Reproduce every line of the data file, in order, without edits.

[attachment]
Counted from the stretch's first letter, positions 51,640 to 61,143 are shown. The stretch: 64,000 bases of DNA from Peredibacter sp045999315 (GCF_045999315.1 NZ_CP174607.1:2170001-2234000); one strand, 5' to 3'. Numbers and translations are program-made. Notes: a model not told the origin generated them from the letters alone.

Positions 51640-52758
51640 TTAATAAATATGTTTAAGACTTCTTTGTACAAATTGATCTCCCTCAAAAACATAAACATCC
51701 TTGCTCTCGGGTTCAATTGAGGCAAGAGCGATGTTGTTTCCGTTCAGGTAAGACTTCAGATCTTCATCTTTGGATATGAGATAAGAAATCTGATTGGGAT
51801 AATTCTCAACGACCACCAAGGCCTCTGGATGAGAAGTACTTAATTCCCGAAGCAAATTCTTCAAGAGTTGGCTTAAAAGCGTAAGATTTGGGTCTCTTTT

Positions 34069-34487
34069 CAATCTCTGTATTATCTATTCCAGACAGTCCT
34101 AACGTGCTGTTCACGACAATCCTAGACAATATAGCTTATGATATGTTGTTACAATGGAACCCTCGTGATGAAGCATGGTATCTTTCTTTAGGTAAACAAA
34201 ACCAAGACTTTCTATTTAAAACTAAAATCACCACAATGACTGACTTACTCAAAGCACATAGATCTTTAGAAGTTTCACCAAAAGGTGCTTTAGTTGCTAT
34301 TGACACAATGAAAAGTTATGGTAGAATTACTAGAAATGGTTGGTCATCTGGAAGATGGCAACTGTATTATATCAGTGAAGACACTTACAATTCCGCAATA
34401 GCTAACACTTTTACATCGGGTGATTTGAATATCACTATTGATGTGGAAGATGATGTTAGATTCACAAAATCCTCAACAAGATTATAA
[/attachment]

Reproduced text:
Counted from the stretch's first letter, positions 51,640 to 61,143 are shown. The stretch: 64,000 bases of DNA from Peredibacter sp045999315 (GCF_045999315.1 NZ_CP174607.1:2170001-2234000); one strand, 5' to 3'. Numbers and translations are program-made. Notes: a model not told the origin generated them from the letters alone.

Positions 51640-52758
51640 TTAATAAATATGTTTAAGACTTCTTTGTACAAATTGATCTCCCTCAAAAACATAAACATCC
51701 TTGCTCTCGGGTTCAATTGAGGCAAGAGCGATGTTGTTTCCGTTCAGGTAAGACTTCAGATCTTCATCTTTGGATATGAGATAAGAAATCTGATTGGGAT
51801 AATTCTCAACGACCACCAAGGCCTCTGGATGAGAAGTACTTAATTCCCGAAGCAAATTCTTCAAGAGTTGGCTTAAAAGCGTAAGATTTGGGTCTCTTTT

Positions 34069-34487
34069 CAATCTCTGTATTATCTATTCCAGACAGTCCT
34101 AACGTGCTGTTCACGACAATCCTAGACAATATAGCTTATGATATGTTGTTACAATGGAACCCTCGTGATGAAGCATGGTATCTTTCTTTAGGTAAACAAA
34201 ACCAAGACTTTCTATTTAAAACTAAAATCACCACAATGACTGACTTACTCAAAGCACATAGATCTTTAGAAGTTTCACCAAAAGGTGCTTTAGTTGCTAT
34301 TGACACAATGAAAAGTTATGGTAGAATTACTAGAAATGGTTGGTCATCTGGAAGATGGCAACTGTATTATATCAGTGAAGACACTTACAATTCCGCAATA
34401 GCTAACACTTTTACATCGGGTGATTTGAATATCACTATTGATGTGGAAGATGATGTTAGATTCACAAAATCCTCAACAAGATTATAA